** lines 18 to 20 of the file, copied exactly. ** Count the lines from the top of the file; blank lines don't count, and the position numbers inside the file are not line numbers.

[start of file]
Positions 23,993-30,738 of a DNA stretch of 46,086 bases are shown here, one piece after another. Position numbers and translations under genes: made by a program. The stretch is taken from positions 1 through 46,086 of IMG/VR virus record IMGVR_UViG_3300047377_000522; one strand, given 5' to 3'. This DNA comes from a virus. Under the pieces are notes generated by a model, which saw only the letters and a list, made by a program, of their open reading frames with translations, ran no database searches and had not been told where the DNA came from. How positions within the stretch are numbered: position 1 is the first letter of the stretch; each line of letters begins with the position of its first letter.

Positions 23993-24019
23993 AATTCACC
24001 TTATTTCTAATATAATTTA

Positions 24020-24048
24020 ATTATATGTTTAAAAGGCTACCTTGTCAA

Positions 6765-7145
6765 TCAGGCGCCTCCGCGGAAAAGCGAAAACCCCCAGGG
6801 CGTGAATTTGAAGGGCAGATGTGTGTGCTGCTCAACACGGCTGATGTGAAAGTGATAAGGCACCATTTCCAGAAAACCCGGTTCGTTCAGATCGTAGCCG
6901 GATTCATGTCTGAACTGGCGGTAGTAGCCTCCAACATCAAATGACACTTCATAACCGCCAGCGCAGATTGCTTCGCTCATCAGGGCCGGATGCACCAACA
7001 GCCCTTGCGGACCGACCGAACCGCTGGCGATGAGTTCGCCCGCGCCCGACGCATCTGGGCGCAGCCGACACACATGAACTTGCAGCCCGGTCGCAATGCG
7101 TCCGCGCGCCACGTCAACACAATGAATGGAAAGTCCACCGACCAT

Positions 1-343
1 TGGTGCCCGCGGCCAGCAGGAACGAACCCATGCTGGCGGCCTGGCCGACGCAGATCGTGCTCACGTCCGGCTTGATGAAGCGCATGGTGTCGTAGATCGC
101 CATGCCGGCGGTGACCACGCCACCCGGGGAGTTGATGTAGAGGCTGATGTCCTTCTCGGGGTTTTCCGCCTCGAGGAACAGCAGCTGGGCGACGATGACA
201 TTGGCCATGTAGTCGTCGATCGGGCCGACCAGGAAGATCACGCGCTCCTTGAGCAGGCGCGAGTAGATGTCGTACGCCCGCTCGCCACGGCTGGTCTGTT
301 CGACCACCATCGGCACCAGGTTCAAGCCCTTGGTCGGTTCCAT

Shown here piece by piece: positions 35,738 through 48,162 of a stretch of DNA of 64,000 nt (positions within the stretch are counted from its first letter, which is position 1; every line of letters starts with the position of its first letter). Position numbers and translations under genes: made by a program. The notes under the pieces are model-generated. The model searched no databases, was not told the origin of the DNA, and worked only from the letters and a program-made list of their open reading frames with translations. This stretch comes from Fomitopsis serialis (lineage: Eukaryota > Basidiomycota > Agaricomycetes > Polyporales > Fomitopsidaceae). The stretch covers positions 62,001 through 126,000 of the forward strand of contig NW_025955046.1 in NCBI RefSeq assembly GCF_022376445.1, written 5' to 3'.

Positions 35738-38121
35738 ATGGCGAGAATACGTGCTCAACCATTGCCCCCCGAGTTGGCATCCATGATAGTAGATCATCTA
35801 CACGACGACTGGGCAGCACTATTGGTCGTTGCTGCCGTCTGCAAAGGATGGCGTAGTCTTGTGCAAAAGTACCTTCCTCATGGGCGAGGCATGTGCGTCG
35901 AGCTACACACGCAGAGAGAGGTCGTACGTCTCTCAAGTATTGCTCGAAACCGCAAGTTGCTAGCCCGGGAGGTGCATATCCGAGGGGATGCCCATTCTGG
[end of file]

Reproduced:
Shown here piece by piece: positions 35,738 through 48,162 of a stretch of DNA of 64,000 nt (positions within the stretch are counted from its first letter, which is position 1; every line of letters starts with the position of its first letter). Position numbers and translations under genes: made by a program. The notes under the pieces are model-generated. The model searched no databases, was not told the origin of the DNA, and worked only from the letters and a program-made list of their open reading frames with translations. This stretch comes from Fomitopsis serialis (lineage: Eukaryota > Basidiomycota > Agaricomycetes > Polyporales > Fomitopsidaceae). The stretch covers positions 62,001 through 126,000 of the forward strand of contig NW_025955046.1 in NCBI RefSeq assembly GCF_022376445.1, written 5' to 3'.

Positions 35738-38121
35738 ATGGCGAGAATACGTGCTCAACCATTGCCCCCCGAGTTGGCATCCATGATAGTAGATCATCTA